The man straightened up.
“The whole journey?”
“Yes, and we’ve travelled a long way. Is there someone we can talk to? Perhaps we can come to an arrangement?”
The man disappeared.
Nathanius waved her off.
A few moments later the gate shook, discharging a layer of thickly settled snow. With a groan, the huge frame slowly began to shift.
Ellyn raised an eyebrow.
“How did you know?”
“We’re not a threat. Our group is too small to cause trouble. Plus, we made a good offer. They’d be fools not to listen.”
The gate yawned open. A cluster of torches and spears thrust themselves into the gap. A dozen men stood behind them, their faces tight with suspicion and fear. Their eyes darted out into the shadows.
“Not much of a welcome.”
Asterious shook his head.
“No. Nathanius is right. We’re not a threat. This is for someone else.”
He turned back out to the night.
“Something’s not right.”
Polly looked around as the guards escorted them through the darkened streets. There wasn’t a living soul in sight. They’d insisted all of them sit in plain sight. Asterious and Ellyn were sitting on the driver’s bench. She and the others were on the roof with the cargo.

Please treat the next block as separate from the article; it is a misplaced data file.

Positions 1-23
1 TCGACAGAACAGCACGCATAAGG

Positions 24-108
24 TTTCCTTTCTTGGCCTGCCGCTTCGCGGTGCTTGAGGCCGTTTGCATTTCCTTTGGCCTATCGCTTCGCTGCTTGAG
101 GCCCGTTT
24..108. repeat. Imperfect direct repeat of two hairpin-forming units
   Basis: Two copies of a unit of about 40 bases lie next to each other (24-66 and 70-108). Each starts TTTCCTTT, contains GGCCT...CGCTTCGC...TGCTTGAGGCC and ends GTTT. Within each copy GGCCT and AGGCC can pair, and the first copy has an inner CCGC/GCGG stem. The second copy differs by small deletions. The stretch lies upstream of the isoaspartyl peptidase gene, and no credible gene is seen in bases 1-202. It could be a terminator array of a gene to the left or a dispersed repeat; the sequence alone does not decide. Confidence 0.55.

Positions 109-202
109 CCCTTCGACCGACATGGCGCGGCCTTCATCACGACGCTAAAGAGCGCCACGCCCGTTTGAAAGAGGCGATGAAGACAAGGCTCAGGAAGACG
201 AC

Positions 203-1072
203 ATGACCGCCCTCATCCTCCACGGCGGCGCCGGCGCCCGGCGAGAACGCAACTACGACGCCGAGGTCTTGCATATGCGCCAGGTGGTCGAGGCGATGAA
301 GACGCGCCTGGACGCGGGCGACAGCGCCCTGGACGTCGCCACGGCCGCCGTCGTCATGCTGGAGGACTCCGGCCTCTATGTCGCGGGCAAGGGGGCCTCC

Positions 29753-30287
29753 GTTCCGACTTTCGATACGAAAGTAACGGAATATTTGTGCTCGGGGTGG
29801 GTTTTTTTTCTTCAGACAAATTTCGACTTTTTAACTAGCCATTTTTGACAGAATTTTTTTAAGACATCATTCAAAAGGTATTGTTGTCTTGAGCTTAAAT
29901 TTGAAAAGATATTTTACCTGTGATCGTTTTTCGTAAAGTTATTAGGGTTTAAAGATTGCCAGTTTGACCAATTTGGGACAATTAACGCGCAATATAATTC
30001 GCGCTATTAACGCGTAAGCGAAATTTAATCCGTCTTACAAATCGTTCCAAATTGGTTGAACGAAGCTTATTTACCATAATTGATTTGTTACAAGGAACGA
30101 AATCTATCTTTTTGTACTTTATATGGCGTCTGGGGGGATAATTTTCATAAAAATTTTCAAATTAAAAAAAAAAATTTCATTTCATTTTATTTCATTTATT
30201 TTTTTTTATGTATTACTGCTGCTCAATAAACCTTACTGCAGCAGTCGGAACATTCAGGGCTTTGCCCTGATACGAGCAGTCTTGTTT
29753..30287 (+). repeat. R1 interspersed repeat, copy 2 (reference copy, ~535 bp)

She leaned forward and whispered to Asterious.
“What the hell is going on?”
He shook his head.
“I don’t know, but they’re terrified of something.”
Polly sat back. Nathanius was beside her.
He had his eyes on the guard captain. The man rode a horse ahead of the wagon. His eyes flicked to every corner of the street. His men clustered behind him, scanning every alley and rooftop as though death itself were about to come swooping down from the sky. None of them said a word.
Nathanius shook his head.
“I’ve got nothing.”
Asterious pointed to the buildings.
“There aren’t any paintings.”
Polly furrowed her brow.
“The natives paint their homes. Blue, red, orange, green. It’s quite beautiful. The last time I was here there were natives. I don’t see any sign of them.”
Ellyn hunched forward.